When you think of a drunk person, you likely imagine the stereotype in your head. This is often a person who doesn’t have the ability to walk straight and slurs his or her speech. However, these are just a couple of the effects of drinking too much. Just how does alcohol affect the brain?
Drinking Affects People Differently
There are plenty of charts that tell you — from a clinical point of view — how much is too much. But some people feel the effects of alcohol after just half a beer. Others can drink two beers and barely register any effects. For some, this has to do with a buildup of tolerance.
For others, it may be a genetic ability to process alcohol better. Nevertheless, everyone will eventually feel the effects of this drug. So, how does alcohol affect the brain? More importantly, can you undo some of the effects over time?
How Does Alcohol Affect the Brain in the Short and Long Term?
One of the short-term effects of consuming too much alcohol is the inability to maintain your balance. If you quit drinking and allow the body to metabolize the drug that’s in your system, you’ll regain your balance. The same goes for slurring speech, which is another sign of drunkenness. But there are more severe outcomes, too.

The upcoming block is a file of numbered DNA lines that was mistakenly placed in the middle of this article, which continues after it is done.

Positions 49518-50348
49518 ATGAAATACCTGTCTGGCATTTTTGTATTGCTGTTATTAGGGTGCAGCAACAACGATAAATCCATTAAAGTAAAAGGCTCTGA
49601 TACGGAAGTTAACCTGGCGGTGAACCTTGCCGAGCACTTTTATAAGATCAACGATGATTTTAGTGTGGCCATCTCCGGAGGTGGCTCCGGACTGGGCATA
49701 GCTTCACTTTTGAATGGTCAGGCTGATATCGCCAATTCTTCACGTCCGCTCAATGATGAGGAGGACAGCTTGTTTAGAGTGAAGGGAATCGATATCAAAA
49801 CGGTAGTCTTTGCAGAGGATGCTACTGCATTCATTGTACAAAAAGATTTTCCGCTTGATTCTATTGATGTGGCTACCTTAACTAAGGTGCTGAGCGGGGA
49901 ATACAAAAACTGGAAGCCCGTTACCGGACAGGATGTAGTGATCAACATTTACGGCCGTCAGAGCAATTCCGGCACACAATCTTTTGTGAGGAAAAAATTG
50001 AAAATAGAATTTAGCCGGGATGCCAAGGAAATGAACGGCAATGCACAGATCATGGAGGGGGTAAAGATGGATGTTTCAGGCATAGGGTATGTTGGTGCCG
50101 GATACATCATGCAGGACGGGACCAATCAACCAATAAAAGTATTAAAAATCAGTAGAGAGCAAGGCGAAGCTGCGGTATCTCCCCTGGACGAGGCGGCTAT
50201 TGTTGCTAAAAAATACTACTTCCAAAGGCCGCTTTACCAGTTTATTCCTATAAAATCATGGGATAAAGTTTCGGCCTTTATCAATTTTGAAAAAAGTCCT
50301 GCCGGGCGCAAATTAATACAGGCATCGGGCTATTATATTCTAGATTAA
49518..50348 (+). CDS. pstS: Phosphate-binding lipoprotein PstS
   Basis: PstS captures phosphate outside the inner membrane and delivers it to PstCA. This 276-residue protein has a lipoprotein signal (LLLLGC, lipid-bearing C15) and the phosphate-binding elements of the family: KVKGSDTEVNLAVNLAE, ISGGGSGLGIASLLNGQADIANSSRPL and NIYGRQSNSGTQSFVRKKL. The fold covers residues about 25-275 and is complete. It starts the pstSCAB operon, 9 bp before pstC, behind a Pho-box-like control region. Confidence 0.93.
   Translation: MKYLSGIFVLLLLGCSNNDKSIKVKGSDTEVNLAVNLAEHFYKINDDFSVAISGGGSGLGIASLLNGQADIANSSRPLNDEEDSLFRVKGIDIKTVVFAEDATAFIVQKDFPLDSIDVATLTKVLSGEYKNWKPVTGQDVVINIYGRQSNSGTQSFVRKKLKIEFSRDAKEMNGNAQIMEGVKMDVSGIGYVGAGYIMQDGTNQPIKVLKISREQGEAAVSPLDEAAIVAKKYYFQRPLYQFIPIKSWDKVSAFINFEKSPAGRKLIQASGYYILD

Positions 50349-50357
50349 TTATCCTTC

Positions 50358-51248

Cases in point are blackouts and missing memories. These can occur after a binge. What characterizes this consumption pattern is the speed with which you ingest larger than normal quantities of alcohol. Because you drink faster than your body can metabolize the drug, you suffer this effect.
It can lead to a loss of some memories or a complete absence of event recall. You may wake up in a location you don’t remember going to. Worse, you may wake up at a hospital or police station after an accident.
Long-term heavy drinkers will eventually suffer from brain shrinkage. This condition directly affects your ability to process information and learn new data. Women are more susceptible to this disease than men are even after consuming less alcohol over shorter periods. It may not be possible to reverse or improve this situation.
Perhaps the most devastating effect on the brain is the development of Wernicke–Korsakoff syndrome. This condition develops after long-term alcohol abuse. Mental confusion may become so severe that individuals require full-time care. For some, this means institutional living.
Overcoming an Alcohol Use Disorder
There’s a way out. If you’re struggling with an alcohol use disorder, you’re familiar with cravings and the inability to quit after one drink. Start by ending your physical dependence via a detoxification process at a medically managed facility. Next, there’s rehab with modalities such as:
- Individual therapy to talk through your alcohol abuse and its likely roots
- Psychotherapy, which gives you the tools to disarm triggers and the situations that signal you to drink
- Art therapy that allows you to express thoughts and feelings you might not be able to put into words
- 12 Step meetings that provide you with proven peer assistance for relapse prevention
- Family therapy, which can rebuild trust, mend broken relationships, and pave the way for your return home
Stop suffering today. Contact the compassionate therapists at Crestview Recovery by dialing (866) 262-0531 now.